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Details For The Virtual London Marathon 2022 Have Been Released

Virtual London Marathon 2020 in Dulwich
Runners take part in the virtual London Marathon in October 2020 in Dulwich Park, London (Image credit: Getty Images / NurPhoto / Contributor)

The London Marathon isn’t the only, er, London Marathon marathon that’s hard to get into. The Virtual London Marathon is a special event in its own right, and 24,000 people in more than 100 countries ran it in 2021. It’s held on Sunday 2nd October, the same day as the in-person event, and participants can start their run at any time on the day. Participants get race bibs, a medal and a finisher’s T-shirt, and the time is recorded in a partner app and counts towards things like Good For Age entry in future London Marathons.

Places are limited in the Virtual London Marathon, and have just become more limited, as people who were unsuccessful in the 2022 London Marathon ballot are being offered an eight-day window to bag a slot in the virtual event. 

Having early access is a worthy consolation prize for missing out on the live event. If possible, book in with some other friends who missed out and make a day of it, mapping out an enjoyable marathon route where you can enjoy support from other friends and family.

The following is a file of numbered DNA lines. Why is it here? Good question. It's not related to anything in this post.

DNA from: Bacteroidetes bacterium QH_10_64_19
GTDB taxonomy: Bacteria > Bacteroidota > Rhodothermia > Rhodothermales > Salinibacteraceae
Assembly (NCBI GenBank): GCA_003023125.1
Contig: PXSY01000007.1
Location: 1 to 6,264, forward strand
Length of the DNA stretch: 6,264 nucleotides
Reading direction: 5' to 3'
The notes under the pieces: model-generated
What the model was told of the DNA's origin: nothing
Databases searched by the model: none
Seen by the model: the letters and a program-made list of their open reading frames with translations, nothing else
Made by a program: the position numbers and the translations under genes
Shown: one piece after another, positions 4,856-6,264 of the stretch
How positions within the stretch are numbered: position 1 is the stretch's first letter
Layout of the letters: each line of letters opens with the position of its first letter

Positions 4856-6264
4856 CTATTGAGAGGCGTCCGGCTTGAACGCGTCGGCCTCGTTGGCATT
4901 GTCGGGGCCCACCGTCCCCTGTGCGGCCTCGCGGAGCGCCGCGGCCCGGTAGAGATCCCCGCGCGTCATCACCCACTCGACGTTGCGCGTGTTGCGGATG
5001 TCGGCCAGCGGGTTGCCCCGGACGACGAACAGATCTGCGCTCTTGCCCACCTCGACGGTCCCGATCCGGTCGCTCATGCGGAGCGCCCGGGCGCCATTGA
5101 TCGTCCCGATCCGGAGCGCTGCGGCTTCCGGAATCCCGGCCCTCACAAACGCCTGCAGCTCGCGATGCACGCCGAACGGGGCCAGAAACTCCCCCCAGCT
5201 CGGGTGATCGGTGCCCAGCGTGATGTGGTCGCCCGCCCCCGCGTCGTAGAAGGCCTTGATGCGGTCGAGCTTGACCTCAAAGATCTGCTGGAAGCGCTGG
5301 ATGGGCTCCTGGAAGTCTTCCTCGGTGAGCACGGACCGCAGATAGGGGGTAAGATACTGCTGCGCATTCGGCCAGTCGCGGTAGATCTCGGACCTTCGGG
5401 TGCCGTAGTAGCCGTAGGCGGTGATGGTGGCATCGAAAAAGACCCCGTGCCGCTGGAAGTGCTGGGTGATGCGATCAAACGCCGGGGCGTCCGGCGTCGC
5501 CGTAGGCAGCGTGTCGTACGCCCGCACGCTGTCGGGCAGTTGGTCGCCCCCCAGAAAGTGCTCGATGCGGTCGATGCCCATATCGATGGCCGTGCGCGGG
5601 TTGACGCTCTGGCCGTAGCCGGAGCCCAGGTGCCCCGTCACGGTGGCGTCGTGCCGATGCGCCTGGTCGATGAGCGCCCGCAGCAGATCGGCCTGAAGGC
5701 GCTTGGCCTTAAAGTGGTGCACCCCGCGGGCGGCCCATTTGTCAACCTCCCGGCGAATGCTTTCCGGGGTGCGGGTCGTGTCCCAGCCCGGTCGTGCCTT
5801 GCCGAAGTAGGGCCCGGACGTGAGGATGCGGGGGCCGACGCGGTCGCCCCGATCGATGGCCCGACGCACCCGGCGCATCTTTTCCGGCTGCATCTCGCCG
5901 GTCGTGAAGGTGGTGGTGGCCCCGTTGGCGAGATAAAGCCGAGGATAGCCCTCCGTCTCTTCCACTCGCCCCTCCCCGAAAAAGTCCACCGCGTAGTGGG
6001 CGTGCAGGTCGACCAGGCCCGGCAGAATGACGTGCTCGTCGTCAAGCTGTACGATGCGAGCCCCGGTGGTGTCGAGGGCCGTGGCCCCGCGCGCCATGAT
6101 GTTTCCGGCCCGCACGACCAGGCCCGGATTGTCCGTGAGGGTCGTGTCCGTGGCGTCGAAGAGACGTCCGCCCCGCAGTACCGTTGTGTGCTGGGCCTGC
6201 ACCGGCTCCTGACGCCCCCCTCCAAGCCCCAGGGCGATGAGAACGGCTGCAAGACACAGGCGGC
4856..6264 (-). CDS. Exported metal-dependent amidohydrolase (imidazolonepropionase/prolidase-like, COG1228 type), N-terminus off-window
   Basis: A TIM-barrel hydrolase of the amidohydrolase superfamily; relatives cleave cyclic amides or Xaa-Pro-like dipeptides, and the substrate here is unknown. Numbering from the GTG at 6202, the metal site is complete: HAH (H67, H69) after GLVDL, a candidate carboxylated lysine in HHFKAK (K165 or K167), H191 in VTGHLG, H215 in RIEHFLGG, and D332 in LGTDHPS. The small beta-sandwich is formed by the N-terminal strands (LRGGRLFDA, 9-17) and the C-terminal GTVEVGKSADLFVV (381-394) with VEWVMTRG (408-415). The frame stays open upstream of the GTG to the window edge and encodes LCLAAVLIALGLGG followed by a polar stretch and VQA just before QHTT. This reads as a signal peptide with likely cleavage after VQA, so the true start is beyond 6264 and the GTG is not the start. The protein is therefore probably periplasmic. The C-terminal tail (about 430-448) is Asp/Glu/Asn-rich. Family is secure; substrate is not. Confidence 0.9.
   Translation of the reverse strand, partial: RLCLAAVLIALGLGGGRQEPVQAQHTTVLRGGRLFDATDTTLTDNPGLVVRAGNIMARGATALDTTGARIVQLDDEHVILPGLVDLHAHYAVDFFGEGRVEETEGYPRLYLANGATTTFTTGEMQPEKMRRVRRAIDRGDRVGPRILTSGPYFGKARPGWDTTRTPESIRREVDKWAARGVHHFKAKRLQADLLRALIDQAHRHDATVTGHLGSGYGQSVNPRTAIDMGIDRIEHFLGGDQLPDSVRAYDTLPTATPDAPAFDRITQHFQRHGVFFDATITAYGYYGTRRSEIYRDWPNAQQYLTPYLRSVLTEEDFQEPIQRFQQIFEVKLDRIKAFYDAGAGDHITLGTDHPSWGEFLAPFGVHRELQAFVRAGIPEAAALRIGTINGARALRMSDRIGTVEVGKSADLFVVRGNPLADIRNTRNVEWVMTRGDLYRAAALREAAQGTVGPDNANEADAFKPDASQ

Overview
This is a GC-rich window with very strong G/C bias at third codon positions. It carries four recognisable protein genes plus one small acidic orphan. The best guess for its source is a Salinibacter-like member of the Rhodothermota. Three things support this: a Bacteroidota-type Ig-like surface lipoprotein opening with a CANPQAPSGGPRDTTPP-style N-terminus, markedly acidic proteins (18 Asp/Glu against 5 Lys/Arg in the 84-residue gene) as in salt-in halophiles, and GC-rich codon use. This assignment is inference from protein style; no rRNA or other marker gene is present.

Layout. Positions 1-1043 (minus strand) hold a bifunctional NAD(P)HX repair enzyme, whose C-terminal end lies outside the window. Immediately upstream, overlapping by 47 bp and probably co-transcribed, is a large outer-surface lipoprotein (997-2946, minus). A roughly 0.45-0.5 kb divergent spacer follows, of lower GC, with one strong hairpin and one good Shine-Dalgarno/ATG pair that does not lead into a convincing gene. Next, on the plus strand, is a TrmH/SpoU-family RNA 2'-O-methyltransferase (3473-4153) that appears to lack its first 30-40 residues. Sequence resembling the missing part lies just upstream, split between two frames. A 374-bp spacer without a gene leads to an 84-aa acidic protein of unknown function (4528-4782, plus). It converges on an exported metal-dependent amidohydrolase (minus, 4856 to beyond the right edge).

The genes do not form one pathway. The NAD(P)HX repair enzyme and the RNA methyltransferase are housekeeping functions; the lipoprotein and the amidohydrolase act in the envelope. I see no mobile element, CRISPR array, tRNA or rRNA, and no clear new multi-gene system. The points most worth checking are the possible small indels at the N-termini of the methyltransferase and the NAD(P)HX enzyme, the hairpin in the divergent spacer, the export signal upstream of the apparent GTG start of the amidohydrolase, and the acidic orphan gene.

The price of entry hasn’t been given yet (we’ll update this article once we can confirm it), but the Virtual London Marathon cost £20 in 2020 and £28 in 2021. 

The remaining places will become available to the public on Tuesday 22nd March and will be allocated on a first-come first-served basis. That’s if there are any left, since the majority of the 350,000 who entered the 2022 ballot will not have received a race place. It’s anyone’s guess how many places will be left because this is the first year people who were unsuccessful in the ballot were given early-access to places in the virtual event.

If you’re on the fence about whether you’d enjoy the virtual race, check out our tips for a virtual marathon from London Marathon’s resident coach Martin Yelling to spark your motivation for the event. 

If you’re still determined to run the real thing, you can still apply for a charity place. Many charities still have places available in the marathon, and while fundraising demands for the event are always steep, you will be well supported in both your training and fundraising efforts.

Nick Harris-Fry is a journalist who has been covering health and fitness since 2015. Nick is an avid runner, covering 70-110km a week, which gives him ample opportunity to test a wide range of running shoes and running gear. He is also the chief tester for fitness trackers and running watches, treadmills and exercise bikes, and workout headphones.